Who should take this class

  • Anyone thinking about writing a memoir
  • Writers in the process of drafting a memoir
  • Personal essay and creative nonfiction writers

Do I have to attend the live class?

No. Everyone who registers will get access to the recording. However, if you’d like to attend live, keep reading.

How do I attend the live class?

This class uses Zoom webinar technology. You will join through your Internet-connected computer or mobile device. When you register, you will receive information via email on how to join the class. If you don’t receive it within 10 minutes of registering, please contact us.

  • When: Wednesday, July 29, 2020
  • Time: 1 p.m.–2 p.m. Eastern Time / 10 a.m. Pacific Time
  • Fee: $20

The webinar is broadcasted via the internet with live audio delivered through your computer or mobile device speakers. The visual presentation is displayed directly from the presenter’s computer to your computer screen. The Q&A is managed through a chat-style submission system with questions read and answered by the presenter for the entire class to hear.

Attention Mac users: If you experience trouble registering, paying, or joining the class, Safari might be the problem; please try using a different browser such as Google Chrome or Firefox.

Marion Roach Smith

About the instructor

Marion Roach Smith is the author of four books, all of which contain a large degree of memoir. Her most recent book is The Memoir Project: A Thoroughly Non-Standardized Text for Writing & Life (Grand Central, 2011). Under the name Marion Roach, she is the author of The Roots of Desire: The Myth, Meaning and Sexual Power of Red Hair (Bloomsbury, 2005); co-author with famed forensic pathologist Michael Baden, M.D., of Dead Reckoning (Simon & Schuster, 2001); and author of Another Name for Madness: One Family’s Dramatic Struggle with Alzheimer’s Disease (Houghton Mifflin, 1985).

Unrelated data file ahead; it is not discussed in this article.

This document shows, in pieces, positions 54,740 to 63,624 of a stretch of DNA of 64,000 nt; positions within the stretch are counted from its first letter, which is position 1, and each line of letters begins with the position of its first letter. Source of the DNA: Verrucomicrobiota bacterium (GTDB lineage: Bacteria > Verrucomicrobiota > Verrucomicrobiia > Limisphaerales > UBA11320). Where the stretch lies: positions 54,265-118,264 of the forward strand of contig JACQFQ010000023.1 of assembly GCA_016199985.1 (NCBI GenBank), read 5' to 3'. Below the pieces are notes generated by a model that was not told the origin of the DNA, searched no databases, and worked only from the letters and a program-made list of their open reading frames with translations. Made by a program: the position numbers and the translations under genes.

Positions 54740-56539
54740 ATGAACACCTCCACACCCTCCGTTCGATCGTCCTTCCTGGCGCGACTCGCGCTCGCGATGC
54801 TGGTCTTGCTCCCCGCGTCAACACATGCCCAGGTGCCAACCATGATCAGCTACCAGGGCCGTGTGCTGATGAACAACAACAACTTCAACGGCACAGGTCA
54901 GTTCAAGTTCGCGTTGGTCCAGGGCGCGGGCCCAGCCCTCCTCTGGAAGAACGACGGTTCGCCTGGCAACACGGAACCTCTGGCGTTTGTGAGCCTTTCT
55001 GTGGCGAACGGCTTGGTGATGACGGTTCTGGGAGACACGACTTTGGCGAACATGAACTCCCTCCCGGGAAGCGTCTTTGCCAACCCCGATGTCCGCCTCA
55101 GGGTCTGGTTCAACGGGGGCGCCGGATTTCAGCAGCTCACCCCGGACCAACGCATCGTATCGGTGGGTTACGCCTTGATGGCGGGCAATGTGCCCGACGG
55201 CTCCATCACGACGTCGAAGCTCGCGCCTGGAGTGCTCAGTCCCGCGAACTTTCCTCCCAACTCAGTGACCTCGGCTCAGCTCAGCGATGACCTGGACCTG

A former staff member of The New York Times, she has written for The New York Times Magazine, Prevention, The Daily News, Vogue, Newsday, Good Housekeeping, Martha Stewart Living, Discover and The Los Angeles Times. She is a former commentator on National Public Radio’s All Things Considered, and hosted a regular talk show on Martha Stewart Living Radio, Sirius/XM 110.

Marion Roach Smith isn’t just a fine teacher, generous mentor, and sharp and kind critic, she’s also a master at the form of memoir. She coaxes from you and your text what you’re really trying to communicate. She whittles away the unnecessary until all that’s left is the shining essential: your story. 

David Leite